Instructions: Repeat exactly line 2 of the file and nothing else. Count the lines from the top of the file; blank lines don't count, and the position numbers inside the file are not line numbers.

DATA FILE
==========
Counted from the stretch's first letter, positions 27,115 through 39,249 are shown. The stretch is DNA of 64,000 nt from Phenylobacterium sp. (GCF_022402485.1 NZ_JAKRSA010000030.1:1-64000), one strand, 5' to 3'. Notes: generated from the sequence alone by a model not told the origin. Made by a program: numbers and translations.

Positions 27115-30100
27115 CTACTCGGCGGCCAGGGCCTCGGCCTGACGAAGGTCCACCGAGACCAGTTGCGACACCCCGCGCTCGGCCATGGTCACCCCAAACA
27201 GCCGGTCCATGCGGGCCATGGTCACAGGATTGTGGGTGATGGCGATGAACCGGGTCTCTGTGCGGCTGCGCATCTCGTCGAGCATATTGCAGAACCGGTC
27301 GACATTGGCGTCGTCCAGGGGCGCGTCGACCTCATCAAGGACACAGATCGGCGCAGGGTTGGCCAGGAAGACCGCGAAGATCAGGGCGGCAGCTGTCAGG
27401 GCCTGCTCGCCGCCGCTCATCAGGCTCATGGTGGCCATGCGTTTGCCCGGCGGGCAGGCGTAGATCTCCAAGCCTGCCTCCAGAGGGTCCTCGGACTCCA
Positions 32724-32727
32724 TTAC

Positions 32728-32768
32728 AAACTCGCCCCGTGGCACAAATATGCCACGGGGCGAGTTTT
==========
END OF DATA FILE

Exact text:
Positions 27115-30100